Life is fun living abroad

I think the split in European and American thinking came from the enlightenment. America took the pragmatic approach while Europe the Romantic lifestyle.

Sometimes you have to fight to survive as an Expat living in Eastern Europe

I am American and like all of us we for formatted like a hard disk to succeed and win, especially in business or on our Resume.  In Europe it is quite OK to be poor.  However, it is not OK if you do not take your two months of vacation in the summer.

Live a life of adventure

Life here also has a mystical side.

Life is a mysterious and beautiful when you are living the life you want

I hope you enjoyed some of these hots I took of the Medieval fair in Krakow I went to yesterday.

If you think living in Europe is about going to the pub and sitting in cafes you are wrong. If you think your life is about working for your resume , career or for your company you are lost. Companies will change you one way. Living in Europe will change you in another way. If you can ever pull yourself away from the Matrix and live as an abroad as an expat do it.  Sometimes my days are harder than in the USA. But other days like when I stepped outside my door and spent the afternoon walking through living history, life is beautiful.  The choice is yours. You can take the blue pill or the red pill. What choice are you making  in your life?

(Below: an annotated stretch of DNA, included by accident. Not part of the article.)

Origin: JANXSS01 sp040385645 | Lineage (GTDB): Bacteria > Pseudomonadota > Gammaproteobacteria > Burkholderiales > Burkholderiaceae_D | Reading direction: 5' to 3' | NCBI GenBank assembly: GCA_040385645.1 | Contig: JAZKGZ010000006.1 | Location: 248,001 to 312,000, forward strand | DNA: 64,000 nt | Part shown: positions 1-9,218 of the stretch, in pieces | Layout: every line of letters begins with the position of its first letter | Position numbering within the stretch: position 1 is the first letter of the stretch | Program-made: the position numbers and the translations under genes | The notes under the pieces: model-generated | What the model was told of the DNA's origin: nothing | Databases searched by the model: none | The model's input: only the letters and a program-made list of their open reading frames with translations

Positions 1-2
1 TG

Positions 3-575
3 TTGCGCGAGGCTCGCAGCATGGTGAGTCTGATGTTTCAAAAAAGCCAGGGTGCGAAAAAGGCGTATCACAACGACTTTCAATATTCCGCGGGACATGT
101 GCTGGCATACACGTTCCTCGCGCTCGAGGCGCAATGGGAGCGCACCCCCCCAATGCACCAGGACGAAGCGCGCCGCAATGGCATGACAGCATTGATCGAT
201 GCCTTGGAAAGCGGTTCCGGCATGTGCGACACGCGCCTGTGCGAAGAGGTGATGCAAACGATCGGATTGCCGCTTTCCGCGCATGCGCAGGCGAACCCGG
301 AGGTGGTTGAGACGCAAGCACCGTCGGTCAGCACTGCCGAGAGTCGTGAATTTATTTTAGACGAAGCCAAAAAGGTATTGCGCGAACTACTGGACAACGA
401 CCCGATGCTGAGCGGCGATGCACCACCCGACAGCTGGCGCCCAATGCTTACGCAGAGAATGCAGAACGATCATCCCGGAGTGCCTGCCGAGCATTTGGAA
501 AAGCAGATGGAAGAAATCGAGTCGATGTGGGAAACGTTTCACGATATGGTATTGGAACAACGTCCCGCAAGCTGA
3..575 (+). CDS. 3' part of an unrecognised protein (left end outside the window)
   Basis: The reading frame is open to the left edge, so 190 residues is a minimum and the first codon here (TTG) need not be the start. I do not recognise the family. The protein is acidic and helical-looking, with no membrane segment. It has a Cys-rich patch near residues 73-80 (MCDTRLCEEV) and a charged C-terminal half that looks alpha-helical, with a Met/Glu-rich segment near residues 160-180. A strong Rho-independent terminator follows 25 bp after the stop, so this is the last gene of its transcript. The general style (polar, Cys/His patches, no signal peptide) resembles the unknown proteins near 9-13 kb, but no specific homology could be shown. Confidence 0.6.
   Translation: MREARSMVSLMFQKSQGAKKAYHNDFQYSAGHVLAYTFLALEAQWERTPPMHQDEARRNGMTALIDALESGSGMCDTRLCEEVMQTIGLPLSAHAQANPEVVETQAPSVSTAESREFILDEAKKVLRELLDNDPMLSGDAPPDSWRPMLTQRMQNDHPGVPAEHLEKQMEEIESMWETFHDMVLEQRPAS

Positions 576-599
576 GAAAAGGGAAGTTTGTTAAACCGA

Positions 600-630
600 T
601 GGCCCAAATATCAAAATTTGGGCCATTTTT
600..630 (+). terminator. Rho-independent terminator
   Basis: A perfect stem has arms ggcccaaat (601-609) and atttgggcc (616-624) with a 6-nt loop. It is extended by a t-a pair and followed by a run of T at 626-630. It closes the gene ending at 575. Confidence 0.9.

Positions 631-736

Author: Mark Biernat

I live in with family between two worlds, US and Europe where I create tools for language learning. If you found my site you probability share my passion to be a life long learner. Please explore my site and comment.

9 thoughts on “Living in Europe”